ART + SCIENCE: Women and Earth: Claire A. Warden
In Claire A. Warden’s series MIMESIS, she uses a camera-less process to literally and metaphorically shed light on the shaping of her own identity. Within her creative process, she applied her own saliva on the emulsion of photographic film, allowing her DNA to etch through the emulsion, leaving behind biologic matter and metallic silver. Using a personal, visual vocabulary combining formal elements of line, shape and repetition, she drew marks on the surface of the film. With ties to astronomy, biology and geometry, MIMESIS presents a monochromatic primordial world that explores identity through science. The viewer is asked to reconsider the complexities of defining oneself.
Claire A. Warden (b. Montreal, Quebec) is an artist working in Phoenix, Arizona. She received her BFA in Photography and BA in Art History from Arizona State University. Claire’s work has been exhibited widely in the United States and abroad. She has been named LensCulture’s Top 50 Emerging Talents, Photo Boite’s 30 Under 30 Women Photographers, and a Critical Mass finalist. In 2017, she received an Artist Research and Development Grant from the Arizona Commission on the Arts and the Ed Friedman Award from the Griffin Museum of Photography. Her work has been featured in various publications, including Real Simple magazine, The HAND Magazine, Common Ground Journal, Prism Magazine, and Diffusion Magazine. Claire was awarded artist residencies through the Alfred and Trafford Klots International Program for Artists in France, Art Intersection in 2015, the Center for Photography at Woodstock in 2016 and a forthcoming residency at LATITUDE in Chicago.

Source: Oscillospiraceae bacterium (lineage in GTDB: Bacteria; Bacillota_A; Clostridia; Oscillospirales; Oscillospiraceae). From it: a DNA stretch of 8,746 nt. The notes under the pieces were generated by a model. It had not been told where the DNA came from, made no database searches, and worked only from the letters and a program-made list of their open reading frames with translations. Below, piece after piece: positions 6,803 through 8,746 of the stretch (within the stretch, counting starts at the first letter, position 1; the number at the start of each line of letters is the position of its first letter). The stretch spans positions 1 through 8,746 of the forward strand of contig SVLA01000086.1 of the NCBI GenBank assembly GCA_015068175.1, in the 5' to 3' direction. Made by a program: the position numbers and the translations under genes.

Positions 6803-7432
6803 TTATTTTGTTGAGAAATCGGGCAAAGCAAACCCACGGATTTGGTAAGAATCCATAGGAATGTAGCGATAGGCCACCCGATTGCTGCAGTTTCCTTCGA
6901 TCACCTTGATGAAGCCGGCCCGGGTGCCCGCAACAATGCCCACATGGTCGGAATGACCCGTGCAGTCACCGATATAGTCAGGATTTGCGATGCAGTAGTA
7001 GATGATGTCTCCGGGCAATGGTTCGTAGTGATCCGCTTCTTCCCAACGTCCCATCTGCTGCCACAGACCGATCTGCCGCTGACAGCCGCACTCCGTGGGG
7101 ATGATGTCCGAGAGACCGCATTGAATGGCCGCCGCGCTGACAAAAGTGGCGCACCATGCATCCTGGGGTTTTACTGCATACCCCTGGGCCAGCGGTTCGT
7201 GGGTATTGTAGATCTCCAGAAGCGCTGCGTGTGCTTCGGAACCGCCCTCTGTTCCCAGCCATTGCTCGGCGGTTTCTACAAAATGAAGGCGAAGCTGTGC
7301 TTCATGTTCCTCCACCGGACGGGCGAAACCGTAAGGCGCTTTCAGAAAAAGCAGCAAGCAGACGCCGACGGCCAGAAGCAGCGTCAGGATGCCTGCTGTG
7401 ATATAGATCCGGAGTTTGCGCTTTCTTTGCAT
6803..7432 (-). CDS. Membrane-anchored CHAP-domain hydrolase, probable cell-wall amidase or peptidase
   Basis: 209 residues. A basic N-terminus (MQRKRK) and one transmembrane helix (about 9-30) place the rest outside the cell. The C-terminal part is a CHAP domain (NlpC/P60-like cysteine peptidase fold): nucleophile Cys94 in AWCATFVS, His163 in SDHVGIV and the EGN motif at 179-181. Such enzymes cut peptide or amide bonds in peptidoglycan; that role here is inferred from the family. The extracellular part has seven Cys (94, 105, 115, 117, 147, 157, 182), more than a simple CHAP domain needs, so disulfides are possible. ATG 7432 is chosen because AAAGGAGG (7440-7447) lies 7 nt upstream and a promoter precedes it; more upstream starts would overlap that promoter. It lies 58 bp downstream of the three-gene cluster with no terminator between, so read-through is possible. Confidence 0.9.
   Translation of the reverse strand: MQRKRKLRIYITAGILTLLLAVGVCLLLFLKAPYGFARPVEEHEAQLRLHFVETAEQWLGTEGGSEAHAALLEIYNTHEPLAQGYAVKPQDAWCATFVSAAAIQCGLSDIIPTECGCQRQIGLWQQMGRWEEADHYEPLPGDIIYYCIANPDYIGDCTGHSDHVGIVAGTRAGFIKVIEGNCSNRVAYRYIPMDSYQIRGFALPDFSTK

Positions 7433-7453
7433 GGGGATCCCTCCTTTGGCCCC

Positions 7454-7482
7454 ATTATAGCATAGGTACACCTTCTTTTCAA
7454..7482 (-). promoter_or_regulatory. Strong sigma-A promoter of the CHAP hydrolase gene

Mimesis is grounded in issues of identity, the other and the psychology of knowledge and power. The creation of this series comes at a time when the struggle to accept the unfamiliar is pervasive in our culture. When looking at these images, the urge to ask “what is it?” echoes the question, “what are you?” – a question that has been directed towards me countless times and one that I find increasingly difficult to answer. Raised in a family with a diverse ethnic background has led me to reflect on the fluid, abstract nature of identity, which informs my use of photography.
I use a cameraless photographic process on negative film, which incorporates saliva and mark-making and print the final image as large-scale photographs. I find this process to be uniquely qualified to address the biologic and socio-cultural forces that stimulate the emergence of an identity. This process produces a series of images that reveal certain truths in my experiences surrounding identity and simultaneously the inadequacies of language to describe oneself. Resembling systems of the natural sciences—microscopic, topographic and celestial—the photographs allegorize the complexity of systems that make up an individual and the perception of self.
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